Ask just about any physiatrist why they chose the specialty, and the answer is usually the same—an overwhelming desire to maximize function and improve the quality of life for their patients. “Physiatry is a field where we focus on the functional state of the patient,” says Vishal Chandel, MD, clinical research fellow, department of PM&R at Montefiore Health System in Bronx, New York. “We don’t just diagnose and fix the disease, we make life better for the patient—improving all parts of their lives from rehabilitative needs to the psycho/social aspects—no matter where they live.”
In addition to treating patients in the traditional practice settings like hospitals and rehabilitation facilities, many physiatrists go the “extra mile” and join philanthropic missions, traveling to under-developed countries to make life better for patients, who without outside intervention, would go without treatment.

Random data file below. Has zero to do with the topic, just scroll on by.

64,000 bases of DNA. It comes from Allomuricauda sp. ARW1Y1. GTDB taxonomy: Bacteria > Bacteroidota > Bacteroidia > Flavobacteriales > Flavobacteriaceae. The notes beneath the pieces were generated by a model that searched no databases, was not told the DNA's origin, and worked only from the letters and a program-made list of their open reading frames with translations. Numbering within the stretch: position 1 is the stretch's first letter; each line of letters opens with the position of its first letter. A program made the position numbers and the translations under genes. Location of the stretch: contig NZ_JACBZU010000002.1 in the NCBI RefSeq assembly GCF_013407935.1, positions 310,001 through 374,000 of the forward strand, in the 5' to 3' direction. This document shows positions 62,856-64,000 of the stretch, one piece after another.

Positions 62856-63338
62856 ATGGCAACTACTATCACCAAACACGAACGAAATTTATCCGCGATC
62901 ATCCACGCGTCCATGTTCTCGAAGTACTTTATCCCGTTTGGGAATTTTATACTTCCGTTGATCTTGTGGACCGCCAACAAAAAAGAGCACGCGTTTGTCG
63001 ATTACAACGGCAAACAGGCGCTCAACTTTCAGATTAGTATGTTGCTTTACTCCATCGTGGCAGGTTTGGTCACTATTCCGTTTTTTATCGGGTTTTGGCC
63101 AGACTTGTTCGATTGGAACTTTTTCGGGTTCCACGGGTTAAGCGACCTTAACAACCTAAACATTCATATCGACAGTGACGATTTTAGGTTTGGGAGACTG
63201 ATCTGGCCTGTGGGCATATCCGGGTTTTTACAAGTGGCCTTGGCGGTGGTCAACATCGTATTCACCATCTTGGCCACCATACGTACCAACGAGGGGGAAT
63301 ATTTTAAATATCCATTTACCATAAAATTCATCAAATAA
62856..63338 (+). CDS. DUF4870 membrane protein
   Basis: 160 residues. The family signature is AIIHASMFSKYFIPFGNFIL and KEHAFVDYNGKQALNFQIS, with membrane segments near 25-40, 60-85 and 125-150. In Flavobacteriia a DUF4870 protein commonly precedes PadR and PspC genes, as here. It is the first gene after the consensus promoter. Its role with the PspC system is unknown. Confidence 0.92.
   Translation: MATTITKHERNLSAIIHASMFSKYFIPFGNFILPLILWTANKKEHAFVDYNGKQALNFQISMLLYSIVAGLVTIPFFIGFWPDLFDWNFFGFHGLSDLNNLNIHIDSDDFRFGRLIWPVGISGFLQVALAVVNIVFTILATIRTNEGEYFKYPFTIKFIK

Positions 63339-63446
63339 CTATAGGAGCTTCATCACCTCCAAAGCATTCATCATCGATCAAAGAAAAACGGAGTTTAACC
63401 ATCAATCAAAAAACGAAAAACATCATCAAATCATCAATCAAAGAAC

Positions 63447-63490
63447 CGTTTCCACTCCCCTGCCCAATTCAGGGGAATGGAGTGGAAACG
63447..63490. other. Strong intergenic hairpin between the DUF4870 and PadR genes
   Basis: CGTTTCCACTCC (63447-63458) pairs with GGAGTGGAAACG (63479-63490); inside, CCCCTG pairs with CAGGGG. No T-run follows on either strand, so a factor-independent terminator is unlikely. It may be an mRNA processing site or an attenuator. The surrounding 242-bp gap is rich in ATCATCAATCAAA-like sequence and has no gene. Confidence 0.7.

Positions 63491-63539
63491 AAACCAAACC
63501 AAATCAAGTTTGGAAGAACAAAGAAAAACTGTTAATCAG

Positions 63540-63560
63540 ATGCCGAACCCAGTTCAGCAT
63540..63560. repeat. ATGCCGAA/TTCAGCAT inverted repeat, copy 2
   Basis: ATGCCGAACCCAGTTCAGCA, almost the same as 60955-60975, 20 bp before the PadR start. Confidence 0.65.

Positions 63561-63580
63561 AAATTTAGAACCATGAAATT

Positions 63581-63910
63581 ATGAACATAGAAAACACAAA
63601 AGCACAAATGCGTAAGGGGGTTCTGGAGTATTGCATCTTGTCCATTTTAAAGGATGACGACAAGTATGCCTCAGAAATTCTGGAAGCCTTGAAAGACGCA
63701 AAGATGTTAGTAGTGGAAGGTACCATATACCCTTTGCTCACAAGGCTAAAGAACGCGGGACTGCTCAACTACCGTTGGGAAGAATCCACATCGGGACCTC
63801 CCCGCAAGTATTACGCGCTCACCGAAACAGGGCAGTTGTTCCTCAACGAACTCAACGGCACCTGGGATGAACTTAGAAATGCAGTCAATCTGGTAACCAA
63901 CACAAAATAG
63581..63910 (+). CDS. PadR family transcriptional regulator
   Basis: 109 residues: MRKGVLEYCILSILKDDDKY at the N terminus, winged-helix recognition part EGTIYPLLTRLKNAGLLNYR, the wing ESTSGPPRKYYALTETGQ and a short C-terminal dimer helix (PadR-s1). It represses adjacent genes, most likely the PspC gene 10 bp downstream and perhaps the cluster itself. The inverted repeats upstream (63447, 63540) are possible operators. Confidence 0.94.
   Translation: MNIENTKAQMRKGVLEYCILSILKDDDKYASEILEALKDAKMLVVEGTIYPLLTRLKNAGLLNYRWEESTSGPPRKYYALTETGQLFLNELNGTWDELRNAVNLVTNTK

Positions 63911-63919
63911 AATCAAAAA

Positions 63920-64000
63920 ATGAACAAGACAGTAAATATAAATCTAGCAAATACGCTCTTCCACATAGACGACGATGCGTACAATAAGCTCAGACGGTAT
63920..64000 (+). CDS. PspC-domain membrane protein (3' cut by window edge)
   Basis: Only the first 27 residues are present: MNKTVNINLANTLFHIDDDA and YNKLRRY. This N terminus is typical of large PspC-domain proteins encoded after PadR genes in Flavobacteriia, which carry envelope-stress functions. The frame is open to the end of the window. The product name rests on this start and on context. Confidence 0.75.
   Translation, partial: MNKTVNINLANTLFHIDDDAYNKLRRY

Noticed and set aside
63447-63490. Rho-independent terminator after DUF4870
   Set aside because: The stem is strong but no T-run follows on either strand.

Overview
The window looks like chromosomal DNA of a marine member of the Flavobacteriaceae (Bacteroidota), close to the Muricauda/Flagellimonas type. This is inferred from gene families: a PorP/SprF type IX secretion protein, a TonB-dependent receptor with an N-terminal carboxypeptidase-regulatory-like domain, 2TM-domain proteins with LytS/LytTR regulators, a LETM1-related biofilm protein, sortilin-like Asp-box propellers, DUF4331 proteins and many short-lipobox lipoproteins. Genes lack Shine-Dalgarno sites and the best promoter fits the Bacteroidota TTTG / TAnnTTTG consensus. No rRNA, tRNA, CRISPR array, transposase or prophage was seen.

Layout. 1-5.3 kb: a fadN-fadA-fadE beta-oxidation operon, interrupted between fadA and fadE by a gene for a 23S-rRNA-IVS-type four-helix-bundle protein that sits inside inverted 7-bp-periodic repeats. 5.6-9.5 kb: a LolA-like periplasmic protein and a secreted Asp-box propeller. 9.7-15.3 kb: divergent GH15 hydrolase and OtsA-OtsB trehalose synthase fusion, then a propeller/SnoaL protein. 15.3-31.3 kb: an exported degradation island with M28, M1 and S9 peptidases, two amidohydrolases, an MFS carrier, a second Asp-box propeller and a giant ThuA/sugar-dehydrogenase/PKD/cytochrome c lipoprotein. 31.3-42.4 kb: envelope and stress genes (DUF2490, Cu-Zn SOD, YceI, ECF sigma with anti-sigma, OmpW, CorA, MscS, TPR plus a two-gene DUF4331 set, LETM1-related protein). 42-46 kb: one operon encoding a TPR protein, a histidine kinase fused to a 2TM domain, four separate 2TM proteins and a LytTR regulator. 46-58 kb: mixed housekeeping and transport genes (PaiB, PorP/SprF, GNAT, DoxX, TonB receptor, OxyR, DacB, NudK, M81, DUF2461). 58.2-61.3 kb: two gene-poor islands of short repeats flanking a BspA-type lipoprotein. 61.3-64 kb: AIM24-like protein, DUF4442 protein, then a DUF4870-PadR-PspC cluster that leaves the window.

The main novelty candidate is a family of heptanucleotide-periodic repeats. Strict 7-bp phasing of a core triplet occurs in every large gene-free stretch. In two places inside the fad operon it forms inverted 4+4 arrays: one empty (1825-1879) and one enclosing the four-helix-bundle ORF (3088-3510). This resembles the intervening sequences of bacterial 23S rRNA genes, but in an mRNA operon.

Such is the story of Dr. Vishal Chandel, and the chairman of his PM&R department at Montefiore, Matthew Bartels, MD, MPH —who, along with a team of 6 other medical professionals, traveled to Jamaica to provide a 3D-printed myoelectric arm to Felix, a man who lost his hand in an accident in 1994.
Montefiore and its physician teams are not new to medical missions; they have a long history of overseas assignments to countries across the world. However, what makes this Jamaican trip so unique is the cutting-edge technology used and the tight timeframe in which to complete their task.
“In 2016, we had a 6-week window from the time the patient (Felix) was first identified to when we would have to leave for Jamaica,” said Dr. Bartels. Montefiore started 3D prosthetic printing in early 2016, creating “raptor hands” at a very low cost, and had great success with that. But because Felix’s case was so complicated, a myoelectric prosthesis was the only alternative.